Johnny Depp and Amber Heard's Jury Begins Deliberations
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‘Words Matter’: Johnny Depp and Amber Heard Wrangle Over Boundaries of the First Amendment Just Before Case Heads to Jury

 
Camille Vasquez rebuttal

Johnny Depp’s attorney Camille Vasquez gives closing arguments at the Fairfax County Circuit Courthouse in Fairfax, Virginia, on May 27, 2022.

Just before Johnny Depp and Amber Heard’s jury began deliberations, both sets of attorneys presented sharply different legal views about whether the First Amendment protected their client’s alleged defamation.

On Heard’s side, attorney Benjamin Rottenborn argued that a jury does not even need to decide whom they believe to throw out Depp’s suit over her Washington Post op-ed published on Dec. 18, 2018. The editorial didn’t mention Depp’s name, but it noted that two years earlier she “became a public figure representing domestic abuse.”

Believe her or not, Rottenborn said, that’s true.

“This trial is about so much more than Johnny Depp v. Amber Heard. It’s about the freedom of speech,” Rottenborn said. “Stand up for it. Protect it, and reject Mr. Depp’s claims against Amber.”

Depp’s attorney Camille Vasquez bristled at that argument.

“They’ve talked about the importance of free speech,” Vasquez said, noting that she agrees with that.

“The First Amendment doesn’t protect lies that hurt and defame people, and there’s a difference,” she added. “Ms. Heard has no right to tell the world that Mr. Depp physically or sexually assaulted her when it isn’t true.”

Heard’s domestic abuse claims against Depp span from early 2013 until May 2016, the length of their 15-month marriage and earlier in their courtship.

A U.K. court that considered the case broke down Heard’s accusations into 14 alleged incidents, crediting a dozen of them.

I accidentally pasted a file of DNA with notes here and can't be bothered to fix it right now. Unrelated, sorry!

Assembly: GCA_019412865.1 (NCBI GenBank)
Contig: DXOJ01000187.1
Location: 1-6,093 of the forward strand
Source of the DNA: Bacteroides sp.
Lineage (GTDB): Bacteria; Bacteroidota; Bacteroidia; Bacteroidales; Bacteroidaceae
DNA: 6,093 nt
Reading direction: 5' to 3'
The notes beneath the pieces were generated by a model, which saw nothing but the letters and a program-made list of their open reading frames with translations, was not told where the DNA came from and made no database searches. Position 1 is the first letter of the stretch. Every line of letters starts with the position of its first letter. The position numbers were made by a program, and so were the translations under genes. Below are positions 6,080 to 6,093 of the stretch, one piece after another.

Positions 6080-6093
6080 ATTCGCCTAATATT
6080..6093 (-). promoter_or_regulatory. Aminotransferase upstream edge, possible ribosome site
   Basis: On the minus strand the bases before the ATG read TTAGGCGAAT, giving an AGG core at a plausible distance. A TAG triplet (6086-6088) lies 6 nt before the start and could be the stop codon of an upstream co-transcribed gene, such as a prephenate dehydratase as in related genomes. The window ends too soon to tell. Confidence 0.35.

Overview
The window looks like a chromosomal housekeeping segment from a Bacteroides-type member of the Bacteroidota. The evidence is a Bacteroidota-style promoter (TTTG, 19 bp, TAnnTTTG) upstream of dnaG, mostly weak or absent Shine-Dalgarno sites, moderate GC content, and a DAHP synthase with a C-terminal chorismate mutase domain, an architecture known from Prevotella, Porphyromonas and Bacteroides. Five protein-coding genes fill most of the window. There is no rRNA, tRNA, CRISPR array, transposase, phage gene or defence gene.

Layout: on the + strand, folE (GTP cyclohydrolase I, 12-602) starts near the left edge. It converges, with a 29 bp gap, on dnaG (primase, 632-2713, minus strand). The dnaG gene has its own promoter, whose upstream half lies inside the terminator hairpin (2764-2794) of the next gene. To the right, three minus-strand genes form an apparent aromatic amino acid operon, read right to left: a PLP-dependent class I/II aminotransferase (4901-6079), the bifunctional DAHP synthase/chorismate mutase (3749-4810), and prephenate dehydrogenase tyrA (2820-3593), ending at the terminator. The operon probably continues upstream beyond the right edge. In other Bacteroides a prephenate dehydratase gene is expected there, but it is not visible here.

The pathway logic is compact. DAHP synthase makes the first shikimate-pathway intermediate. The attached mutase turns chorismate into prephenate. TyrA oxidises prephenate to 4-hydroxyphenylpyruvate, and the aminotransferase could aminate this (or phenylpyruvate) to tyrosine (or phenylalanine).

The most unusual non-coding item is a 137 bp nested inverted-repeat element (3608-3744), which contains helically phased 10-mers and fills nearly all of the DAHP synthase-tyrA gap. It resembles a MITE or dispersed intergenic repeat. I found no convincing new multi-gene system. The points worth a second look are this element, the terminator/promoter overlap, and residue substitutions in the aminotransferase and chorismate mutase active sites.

For Heard’s theory of the case, Heard does not need to prove any of them, and she also prevails if she proves just one. Rottenborn took the further maximal view that any act of verbal, emotional, physical or sexual abuse would could for his client to be a representative of domestic violence.

Vasquez took a diametrically opposite view.

“You either believe all of it, or you believe none of it. Either she’s telling the truth, including in her most extreme allegations, or she’s lying,” the lawyer said.

In both of Vasquez’s summation addresses, she identified that “extreme” claim as the former couple’s fight in Queensland, Australia in March 2015. That’s when Heard claimed that Depp sexually assaulted her with a whiskey bottle. Depp vehemently denies that and claims that Heard was the one who assaulted him with a liquor bottle—of vodka.

Depp testified that Heard threw it at him and that it shattered and sliced off his fingertip.

For Vasquez, the jury’s judgment of Heard breaks down to a simple proposition.

“Either she was raped by a bottle, or she is the sort of person who would get on the stand in this courtroom and lie to you and the world about being raped,” Vasquez said.

Casting the question into sharper relief, the lawyer added: “What you have at the end is Ms. Heard’s word. Do you trust it?”

Heard wrote her op-ed in her capacity as an ambassador on women’s rights for the American Civil Liberties Union, which helped write her editorial during the height of the #MeToo movement. The ACLU has been criticized for its role in the case, in light of their historic role protecting the rights of due process for the accused.

For Rottenborn, the values of civil liberties and Heard’s cause were one and the same.

“We ask, ladies and gentlemen, that you hold Mr. Depp accountable for his actions,” he said. “Stand up for victims of domestic abuse everywhere, who’s suffering silence. Stand up for the freedom of speech, the freedom to speak about your life that the First Amendment protects. Give Amber Heard her voice back. Give Amber Heard her life back.”

Vasquez kicked off closing arguments on the same note of Depp seeking his life back, six years to the day that Heard sought a restraining order against him. She said that there are “no #MeToo-s” in Depp v. Heard. “Just ‘not me-s,'” she added.

The jury began deliberations shortly before 3 p.m. Eastern Time.

Read Law&Crime’s coverage of closing arguments by Johnny Depp’s attorneys here: “‘What’s at Stake in This Trial Is a Man’s Good Name’: Lawyer Urges Jury to Believe Johnny Depp and Give Him ‘His Life Back’”

Read Law&Crime’s coverage of closing arguments by Amber Heard’s attorneys here: “Amber Heard’s Lawyer Calls Johnny Depp’s Lawsuit ‘Victim-Blaming at Its Most Disgusting,’ Tells Jurors Op-Ed Was No ‘Hit Piece’”

(Photo by STEVE HELBER/POOL/AFP via Getty Images)

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Law&Crime's managing editor Adam Klasfeld has spent more than a decade on the legal beat. Previously a reporter for Courthouse News, he has appeared as a guest on MSNBC, BBC, NPR, PBS, Sky News, and other networks.